Secondly, the plan should be tested to make sure it works in practice. The easiest way to do this is to have a group of employees plan a fictitious crisis, to be handled as an actual crisis. Make sure you train regularly and update your crisis communication strategy with accurate contact information. It may be a good idea to involve an external crisis communications agency or attend a training course in crisis communication. Another important thing is to train a number of spokespeople so that they feel comfortable in interview situations.
In the pre-crisis phase, you should also proactively monitor potential threats. In today’s digital landscape, a crisis can escalate quickly, and with proper media monitoring you’ll be able to spot trending topics or unusual activity early on. Unfortunately, usually business crises happen suddenly. Yet, according to your company industry, you could foresee what type of emergency your brand could suffer from in the future and set public crisis management guidelines to be prepared and help you quickly get up to speed. Develop key messages to be used in response and consider what questions you could be asked and draft responses to those.
Also make sure to communicate your plan across the organization, ask for feedback and assure that all employees know there is a solid plan when a crisis strikes.
The second phase of a crisis: Assess and alert when inevitable
You notice the first signs of a crisis unfolding and there is no turning back, no way to prevent the crisis. The acute phase has begun, and although it may not feel like it at the time, it is generally the shortest phase. Your focus needs to be swift to assess risk and limit damage. Gather as much known information as possible at the time. What has actually happened, how much is known and confirmed? Who is involved and who is at risk? Who might be affected? And which response plan should be activated? Assess the situations and the risks and activate the most relevant response plan, and make sure to alert any employees who are at risk.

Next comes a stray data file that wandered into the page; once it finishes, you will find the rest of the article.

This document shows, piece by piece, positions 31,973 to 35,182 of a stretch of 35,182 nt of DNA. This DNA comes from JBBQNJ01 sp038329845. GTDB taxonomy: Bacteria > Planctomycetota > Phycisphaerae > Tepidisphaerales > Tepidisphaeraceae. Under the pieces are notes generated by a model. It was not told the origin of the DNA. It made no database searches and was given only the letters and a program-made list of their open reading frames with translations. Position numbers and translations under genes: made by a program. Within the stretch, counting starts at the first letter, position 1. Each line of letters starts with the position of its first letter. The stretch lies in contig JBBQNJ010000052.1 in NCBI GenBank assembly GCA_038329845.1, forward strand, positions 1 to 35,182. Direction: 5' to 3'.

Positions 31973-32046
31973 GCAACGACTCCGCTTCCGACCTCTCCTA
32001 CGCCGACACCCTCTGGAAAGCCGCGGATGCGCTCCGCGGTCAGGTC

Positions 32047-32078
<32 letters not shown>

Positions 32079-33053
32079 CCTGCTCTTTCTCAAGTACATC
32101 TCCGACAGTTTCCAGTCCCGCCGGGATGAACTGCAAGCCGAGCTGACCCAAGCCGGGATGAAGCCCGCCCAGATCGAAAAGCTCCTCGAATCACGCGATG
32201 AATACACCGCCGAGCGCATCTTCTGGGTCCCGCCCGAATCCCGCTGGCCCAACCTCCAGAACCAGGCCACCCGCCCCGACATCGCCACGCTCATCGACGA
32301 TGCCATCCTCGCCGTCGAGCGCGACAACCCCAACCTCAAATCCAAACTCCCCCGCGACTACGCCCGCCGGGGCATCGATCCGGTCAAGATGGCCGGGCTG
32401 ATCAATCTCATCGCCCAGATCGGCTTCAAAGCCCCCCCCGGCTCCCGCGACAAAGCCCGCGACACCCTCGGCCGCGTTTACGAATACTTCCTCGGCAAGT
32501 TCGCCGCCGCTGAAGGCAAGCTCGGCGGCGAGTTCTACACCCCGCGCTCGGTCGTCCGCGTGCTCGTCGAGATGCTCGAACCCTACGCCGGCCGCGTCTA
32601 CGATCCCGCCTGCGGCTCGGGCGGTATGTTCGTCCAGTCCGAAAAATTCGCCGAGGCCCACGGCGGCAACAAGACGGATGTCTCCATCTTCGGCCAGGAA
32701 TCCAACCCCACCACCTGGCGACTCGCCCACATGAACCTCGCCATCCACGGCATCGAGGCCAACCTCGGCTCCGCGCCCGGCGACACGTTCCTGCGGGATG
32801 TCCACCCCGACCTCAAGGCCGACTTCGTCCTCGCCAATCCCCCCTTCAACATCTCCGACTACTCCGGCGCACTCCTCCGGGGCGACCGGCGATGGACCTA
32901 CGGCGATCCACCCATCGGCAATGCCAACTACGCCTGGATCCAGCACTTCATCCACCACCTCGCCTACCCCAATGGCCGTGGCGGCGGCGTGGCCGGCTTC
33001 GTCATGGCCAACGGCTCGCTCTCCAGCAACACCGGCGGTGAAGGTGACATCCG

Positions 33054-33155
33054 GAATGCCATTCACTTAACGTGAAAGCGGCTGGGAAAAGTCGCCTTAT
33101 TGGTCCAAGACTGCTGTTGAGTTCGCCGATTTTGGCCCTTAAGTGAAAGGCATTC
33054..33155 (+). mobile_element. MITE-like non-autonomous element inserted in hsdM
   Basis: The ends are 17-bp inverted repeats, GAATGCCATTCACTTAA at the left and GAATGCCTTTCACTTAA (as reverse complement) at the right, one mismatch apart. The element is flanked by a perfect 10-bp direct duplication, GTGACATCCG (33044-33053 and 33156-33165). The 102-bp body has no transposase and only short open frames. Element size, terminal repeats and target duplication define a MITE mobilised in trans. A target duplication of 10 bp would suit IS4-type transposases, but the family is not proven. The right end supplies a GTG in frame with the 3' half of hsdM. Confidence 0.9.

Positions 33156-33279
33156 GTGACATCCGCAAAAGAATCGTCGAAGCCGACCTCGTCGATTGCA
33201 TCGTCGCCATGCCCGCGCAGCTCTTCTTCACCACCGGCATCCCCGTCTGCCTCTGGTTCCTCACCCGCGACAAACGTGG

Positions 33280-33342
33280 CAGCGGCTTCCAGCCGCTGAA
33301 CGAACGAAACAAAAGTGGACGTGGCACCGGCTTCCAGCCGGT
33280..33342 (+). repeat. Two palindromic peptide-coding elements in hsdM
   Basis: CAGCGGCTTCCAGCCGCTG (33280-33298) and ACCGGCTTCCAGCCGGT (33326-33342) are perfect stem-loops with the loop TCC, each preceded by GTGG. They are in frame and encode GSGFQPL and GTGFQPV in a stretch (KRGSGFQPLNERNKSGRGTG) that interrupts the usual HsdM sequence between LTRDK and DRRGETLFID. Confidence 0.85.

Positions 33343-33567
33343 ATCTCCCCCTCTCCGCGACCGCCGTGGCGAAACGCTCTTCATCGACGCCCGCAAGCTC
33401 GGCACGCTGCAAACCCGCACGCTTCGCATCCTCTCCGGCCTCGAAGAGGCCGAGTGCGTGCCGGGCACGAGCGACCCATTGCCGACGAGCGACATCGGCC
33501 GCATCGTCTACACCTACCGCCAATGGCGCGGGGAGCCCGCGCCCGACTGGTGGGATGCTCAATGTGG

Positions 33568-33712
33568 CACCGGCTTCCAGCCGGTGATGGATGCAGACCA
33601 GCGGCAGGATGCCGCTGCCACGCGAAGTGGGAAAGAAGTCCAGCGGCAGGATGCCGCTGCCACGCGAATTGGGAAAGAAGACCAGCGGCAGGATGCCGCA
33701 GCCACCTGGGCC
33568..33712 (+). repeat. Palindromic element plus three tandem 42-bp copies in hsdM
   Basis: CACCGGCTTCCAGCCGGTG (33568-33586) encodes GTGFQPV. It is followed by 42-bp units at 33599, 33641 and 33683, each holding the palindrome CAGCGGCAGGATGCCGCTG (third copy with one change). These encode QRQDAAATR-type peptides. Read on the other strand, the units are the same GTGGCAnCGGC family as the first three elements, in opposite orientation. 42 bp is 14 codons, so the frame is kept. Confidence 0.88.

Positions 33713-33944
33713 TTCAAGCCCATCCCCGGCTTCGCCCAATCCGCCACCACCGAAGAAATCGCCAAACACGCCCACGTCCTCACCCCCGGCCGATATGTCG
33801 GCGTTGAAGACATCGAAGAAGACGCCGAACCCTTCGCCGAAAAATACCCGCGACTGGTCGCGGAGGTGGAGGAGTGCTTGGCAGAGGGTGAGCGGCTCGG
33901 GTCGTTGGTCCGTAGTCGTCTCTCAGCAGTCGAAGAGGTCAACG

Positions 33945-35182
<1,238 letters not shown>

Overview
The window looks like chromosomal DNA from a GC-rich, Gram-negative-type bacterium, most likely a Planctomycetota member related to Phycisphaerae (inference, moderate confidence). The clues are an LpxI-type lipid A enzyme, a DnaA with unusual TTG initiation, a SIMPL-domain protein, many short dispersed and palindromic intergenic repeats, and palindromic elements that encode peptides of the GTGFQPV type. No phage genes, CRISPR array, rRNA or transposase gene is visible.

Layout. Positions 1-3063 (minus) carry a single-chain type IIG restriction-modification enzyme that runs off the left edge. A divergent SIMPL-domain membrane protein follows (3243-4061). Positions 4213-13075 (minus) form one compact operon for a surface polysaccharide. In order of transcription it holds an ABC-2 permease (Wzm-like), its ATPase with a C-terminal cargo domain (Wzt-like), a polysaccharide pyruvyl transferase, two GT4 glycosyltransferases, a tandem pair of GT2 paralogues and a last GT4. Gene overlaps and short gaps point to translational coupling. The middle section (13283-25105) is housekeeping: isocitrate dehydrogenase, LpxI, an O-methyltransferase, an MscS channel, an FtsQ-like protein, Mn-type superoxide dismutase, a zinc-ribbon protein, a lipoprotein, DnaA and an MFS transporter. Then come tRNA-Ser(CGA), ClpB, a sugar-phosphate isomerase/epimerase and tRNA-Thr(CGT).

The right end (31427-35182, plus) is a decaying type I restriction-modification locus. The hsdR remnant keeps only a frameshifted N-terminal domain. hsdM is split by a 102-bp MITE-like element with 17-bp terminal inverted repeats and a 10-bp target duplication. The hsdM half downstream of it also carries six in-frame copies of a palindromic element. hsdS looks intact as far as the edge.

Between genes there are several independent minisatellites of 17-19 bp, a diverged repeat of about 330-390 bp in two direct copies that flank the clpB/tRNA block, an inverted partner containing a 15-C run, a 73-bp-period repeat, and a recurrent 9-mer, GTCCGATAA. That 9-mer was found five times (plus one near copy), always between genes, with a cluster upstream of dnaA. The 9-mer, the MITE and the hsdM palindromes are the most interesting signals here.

This is the time to stay calm and convey confidence to others, and also make sure the crisis team has the support and resources it needs. If possible in these hybrid times, bring the whole crisis team physically in one place. It will make things a lot easier. Make sure all employees are provided with necessary information regarding the situation.
The third phase of a crisis: Time to respond
By now, you’re dealing with the effects of the crisis and it is important not to lose touch with your humanity and keep control over your feelings. It is at this stage that many companies lose their way. They may respond too quickly, or too slowly. Or, under pressure, tell a lie or show insufficient compassion. The pitfalls are many, to say the least.
In our latest PR report crisis communication expert Hampus Knutsson shares his best advice, and highlights the importance of taking responsibility (but only for what you’ve actually done wrong) and communicating the actions being taken. Take small problems seriously, and act as soon as they occur. Communicate your view but do not forget to stay humble. Let people know what you’re doing to solve the issue and how you’re feeling about it.
Stick to consistent messaging but respond to the crisis first and foremost in the channel where it has taken off. Don’t forget to take actions towards customers, stakeholders, followers, employees etc. Keep updating your employees and liaise with stakeholders as the crisis develops.
The fourth phase of a crisis: Take a deep breath and recover
Now the crisis can be considered over, and while you are going back to business as usual, it is important to use the post-crisis stage to look for ways to better prepare for the next crisis. What did we do well? What could we do better? What have we learned? This is the time to fulfill commitments made during the crisis phase including follow-up information. At the same time, your crisis response team should assess and evaluate the overall business response to the crisis.
Want to become more confident in your crisis communication? Read more about our training here